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It beats!" It was Mary that spoke. "Air! air!" gasped Helen, making an earnest gesture with her hand.

"James, it is our marriage-day."

The eyes gently closed, the lips visibly smiled, the breathing became soft and regular. He was asleep. They had sank on their knees beside the bed. The ministerfor he it was who was present-laid a hand on each head, and said, softly "Send up praise to Him who has given the blessing! Then there was a hushed silence for hours.

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When morning broke, James still slept, and Helen still watched. Her soul was absorbed in him. She watched that there might be no sound to disturb, that warmth and air might be about him, that she might be ready to give support when he awoke. Mary, utterly exhausted, lay on the floor, wrapped in a cloak, with her head on a pillow, and slept too. It was not till more than twelve hours had so passed that he awoke, so weak, he could scarcely move his hand, but restored to consciousness and affection, and able to understand his happiness.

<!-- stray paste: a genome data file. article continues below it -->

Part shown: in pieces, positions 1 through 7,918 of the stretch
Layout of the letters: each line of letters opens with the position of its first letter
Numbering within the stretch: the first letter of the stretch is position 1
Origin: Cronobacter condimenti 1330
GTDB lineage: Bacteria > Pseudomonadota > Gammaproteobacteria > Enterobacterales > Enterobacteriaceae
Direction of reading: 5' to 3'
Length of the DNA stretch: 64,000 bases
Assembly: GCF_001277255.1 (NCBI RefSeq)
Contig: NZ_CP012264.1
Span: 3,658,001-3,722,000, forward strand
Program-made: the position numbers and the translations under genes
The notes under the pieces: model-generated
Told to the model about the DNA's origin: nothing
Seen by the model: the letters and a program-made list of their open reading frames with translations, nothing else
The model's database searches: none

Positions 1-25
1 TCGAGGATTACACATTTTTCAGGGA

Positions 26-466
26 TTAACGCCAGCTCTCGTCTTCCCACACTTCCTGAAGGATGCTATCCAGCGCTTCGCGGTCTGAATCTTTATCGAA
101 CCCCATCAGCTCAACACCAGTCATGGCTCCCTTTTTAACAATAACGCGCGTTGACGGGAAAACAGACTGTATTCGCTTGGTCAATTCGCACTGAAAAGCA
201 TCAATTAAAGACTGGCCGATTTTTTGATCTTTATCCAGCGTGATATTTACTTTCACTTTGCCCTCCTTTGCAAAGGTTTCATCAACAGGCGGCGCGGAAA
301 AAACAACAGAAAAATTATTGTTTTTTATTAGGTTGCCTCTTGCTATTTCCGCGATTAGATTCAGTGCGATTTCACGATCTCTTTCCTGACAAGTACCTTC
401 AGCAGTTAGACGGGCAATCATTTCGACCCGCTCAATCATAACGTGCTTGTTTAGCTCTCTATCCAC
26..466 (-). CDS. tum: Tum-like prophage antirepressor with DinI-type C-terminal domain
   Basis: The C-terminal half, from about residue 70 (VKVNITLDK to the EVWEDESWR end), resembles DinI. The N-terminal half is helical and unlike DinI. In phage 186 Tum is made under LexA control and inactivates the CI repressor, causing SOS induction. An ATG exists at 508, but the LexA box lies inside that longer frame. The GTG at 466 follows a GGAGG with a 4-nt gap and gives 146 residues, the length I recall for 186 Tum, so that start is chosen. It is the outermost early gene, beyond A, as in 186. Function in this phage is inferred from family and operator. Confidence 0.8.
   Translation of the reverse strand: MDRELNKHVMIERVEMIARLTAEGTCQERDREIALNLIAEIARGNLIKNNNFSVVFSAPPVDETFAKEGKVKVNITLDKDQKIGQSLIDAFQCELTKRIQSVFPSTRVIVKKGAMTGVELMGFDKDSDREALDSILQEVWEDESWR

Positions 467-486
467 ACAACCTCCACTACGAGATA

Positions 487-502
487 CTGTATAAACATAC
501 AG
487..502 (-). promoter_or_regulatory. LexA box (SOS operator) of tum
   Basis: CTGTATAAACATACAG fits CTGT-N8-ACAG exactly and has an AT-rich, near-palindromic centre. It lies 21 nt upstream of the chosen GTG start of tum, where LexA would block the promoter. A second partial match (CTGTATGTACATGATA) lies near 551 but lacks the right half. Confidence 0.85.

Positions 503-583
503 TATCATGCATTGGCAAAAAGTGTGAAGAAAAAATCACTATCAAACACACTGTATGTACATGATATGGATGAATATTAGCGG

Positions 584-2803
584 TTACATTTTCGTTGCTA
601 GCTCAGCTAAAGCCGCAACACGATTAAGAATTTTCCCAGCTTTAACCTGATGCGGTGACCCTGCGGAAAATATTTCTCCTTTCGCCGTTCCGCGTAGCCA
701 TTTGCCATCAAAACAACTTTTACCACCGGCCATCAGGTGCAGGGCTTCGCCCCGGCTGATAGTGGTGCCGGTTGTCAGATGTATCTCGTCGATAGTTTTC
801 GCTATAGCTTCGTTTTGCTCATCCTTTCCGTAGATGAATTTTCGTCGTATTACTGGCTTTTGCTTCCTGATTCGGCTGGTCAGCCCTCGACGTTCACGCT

Need we describe the joy and peace of that recovery to life and health; or the marSome one opened the window, and a bright riage-day that followed; or the weeks of ray of the setting sun, and a sweet scent of happiness passed in that wild and beautiful the evening air, fell upon them all three. Island of Arran; or the enthusiasm with The lids began to close a little over the eyes; which the artist returned to his work? It the white rings seen all round the iris before, is sufficient to say that in the days of his sucwere no longer visible; a ray of conscious-cess he forgot past injuries, and that when ness came into the eyes; they brightened, he found the early love had revived, he was they looked into Helen's. The lines of pain able to take Harris to his heart as a brother.

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CARS IN THE DESERT.-Mr. Russell, the wellknown Crimcan reporter of the London Times, gives a most interesting sketch of a run through a portion of the Arabian desert by the new railway route. We subjoin an extract :

country, which have to carry their own fodder, and diminish the public burdens.